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Tincher v. Omega Flex, Inc.; Does it Contain Every Element Necessary to Make it Safe?

December 3rd, 2014 by Rieders Travis in Products Liability

One of the widely asked questions in the wake of Tincher v. Omega Flex, Inc., ___ A.3d ____, 2014 WL 6474923 (Pa. Nov. 19, 2014) is whether a jury should still be told that a product must contain every element necessary to make it safe.  As a corollary to this, lawyers have asked whether a jury must be told that while a manufacturer is not an insurer of product, it is a guarantor of the product safety.

While the majority written authored by Mr. Chief Justice Castille appears on its face to be critical of Berkebile v. Brantley Helicopter Corp., 337 A.2d 893 (Pa. 1975), the court does not overrule Berkebile.  There is some question as to whether the court’s overruling Azzarello v. Black Brothers Company, 391 A.2d 1020 (Pa. 1978), which relied upon Berkebile, negates both the “every element” and the “guarantor” language.

In responding to those inquiries, it is necessary to read the opinion, for the umpteenth time, from back to front.  The key heading in Tincher is as follows:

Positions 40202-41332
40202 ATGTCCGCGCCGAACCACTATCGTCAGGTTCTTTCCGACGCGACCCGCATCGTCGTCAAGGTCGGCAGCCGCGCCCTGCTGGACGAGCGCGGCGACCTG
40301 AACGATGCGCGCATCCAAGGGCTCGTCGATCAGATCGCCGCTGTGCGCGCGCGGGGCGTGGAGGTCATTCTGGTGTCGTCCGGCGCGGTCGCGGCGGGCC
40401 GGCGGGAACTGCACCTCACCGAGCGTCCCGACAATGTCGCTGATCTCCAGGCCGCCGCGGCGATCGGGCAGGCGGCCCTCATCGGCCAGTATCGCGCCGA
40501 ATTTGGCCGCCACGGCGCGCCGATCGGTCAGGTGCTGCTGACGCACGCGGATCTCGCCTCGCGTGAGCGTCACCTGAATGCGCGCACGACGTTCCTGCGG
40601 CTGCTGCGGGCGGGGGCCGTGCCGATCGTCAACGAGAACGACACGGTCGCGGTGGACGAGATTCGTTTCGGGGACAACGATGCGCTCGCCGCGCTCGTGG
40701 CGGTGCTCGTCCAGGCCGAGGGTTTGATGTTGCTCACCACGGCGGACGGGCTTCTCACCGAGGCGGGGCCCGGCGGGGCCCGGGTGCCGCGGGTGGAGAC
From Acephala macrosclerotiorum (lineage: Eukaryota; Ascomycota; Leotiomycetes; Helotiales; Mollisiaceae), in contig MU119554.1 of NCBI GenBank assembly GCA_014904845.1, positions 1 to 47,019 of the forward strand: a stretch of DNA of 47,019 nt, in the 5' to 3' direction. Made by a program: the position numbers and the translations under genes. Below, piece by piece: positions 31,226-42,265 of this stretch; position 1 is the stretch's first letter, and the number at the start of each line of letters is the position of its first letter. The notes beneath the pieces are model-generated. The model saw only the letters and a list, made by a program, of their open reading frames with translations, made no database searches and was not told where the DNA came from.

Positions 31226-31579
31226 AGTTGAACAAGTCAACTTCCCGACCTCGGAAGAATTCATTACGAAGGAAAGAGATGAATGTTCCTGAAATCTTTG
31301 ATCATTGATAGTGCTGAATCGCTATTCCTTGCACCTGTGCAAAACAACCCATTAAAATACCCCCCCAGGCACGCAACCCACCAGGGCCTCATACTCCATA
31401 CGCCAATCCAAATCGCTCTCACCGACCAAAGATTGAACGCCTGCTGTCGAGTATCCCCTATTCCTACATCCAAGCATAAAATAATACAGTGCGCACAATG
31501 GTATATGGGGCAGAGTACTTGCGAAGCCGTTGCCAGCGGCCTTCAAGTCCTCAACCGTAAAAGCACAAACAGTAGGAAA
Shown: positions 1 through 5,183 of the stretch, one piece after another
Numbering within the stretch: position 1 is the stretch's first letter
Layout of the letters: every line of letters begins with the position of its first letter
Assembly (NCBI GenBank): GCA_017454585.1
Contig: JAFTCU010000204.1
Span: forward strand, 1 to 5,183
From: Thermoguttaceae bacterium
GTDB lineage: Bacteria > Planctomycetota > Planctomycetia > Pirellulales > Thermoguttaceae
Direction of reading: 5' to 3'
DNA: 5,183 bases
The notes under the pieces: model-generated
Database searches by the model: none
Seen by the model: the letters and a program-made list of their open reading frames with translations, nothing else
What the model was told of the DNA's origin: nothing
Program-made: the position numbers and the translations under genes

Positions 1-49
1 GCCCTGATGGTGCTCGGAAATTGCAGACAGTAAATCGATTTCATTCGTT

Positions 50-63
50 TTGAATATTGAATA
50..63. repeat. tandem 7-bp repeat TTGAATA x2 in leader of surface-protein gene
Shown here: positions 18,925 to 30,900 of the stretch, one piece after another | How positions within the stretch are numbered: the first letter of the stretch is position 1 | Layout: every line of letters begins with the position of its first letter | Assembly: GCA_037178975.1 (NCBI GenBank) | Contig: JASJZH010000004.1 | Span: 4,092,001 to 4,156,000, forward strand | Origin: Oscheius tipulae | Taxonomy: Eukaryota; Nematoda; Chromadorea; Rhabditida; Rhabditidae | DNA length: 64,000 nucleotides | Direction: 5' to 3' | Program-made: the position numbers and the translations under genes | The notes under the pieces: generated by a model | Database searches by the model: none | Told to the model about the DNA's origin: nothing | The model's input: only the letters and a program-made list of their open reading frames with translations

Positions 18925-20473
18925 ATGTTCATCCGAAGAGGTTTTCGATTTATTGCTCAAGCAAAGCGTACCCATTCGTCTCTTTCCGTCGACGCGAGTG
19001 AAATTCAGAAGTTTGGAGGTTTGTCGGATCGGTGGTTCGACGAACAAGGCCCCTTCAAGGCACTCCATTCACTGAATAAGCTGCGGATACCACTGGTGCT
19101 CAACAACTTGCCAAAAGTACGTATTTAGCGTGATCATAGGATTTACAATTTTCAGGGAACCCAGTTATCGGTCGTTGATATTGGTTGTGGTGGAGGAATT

5. Litigation Considerations Deriving from the

New Strict Liability Construct

a.  a.     Judge and Jury; Jury Instructions

The chief thrust of Tincher is to relocate the Azzarello “risk-utility” calculus from the judge to the jury.  In a broad sense, that is all Tincher is about, in addition to adding the very pro-plaintiff California consumer expectation alternative route for plaintiffs to utilize in reaching a jury verdict.

The Tincher court offers “additional guidance” to confirm its “departure from that aspect of Azzarello that assigned these roles to the judge and jury in a strict liability case.”  At Slip Opinion p. 129 (emphasis added).

The court reminds the bench and bar that the plaintiff, generally, is the master of the claim in the first instance.  At 130.  The court will be the “gatekeeper” as it is in the other case with respect to summary judgment principles, but otherwise the balancing of factors in a risk-utility case will be performed by the jury consistent with preexisting Azzarello principles.

Therefore, this decision can be seen, on its most basic level, as nothing more than moving the court’s balancing function in Azzarello to the jury, adding another cause of action for plaintiffs and otherwise choosing a conservative route with respect to altering Pennsylvania strict liability law.  “Going forward, consistent with the decision, when a plaintiff proceeds on a theory that implicates a risk-utility calculus, proof of risks and utilities are part of the burden to prove that the harm suffered was due to the defective condition of the product.”  At 131.

With respect to the jury charge, the “crucial role of the trial court is to prepare a jury charge that explicates the meaning of ‘defective condition’ within the boundaries of the law, i.e., the alternative test standard, and the facts that pertain.”  At 132-133.  Finally, the court discusses the burden of proof, noting that the burden may be shifted to the defendant in a particular case involving risk-utility theory.  That certainly would be of great assistance to plaintiffs.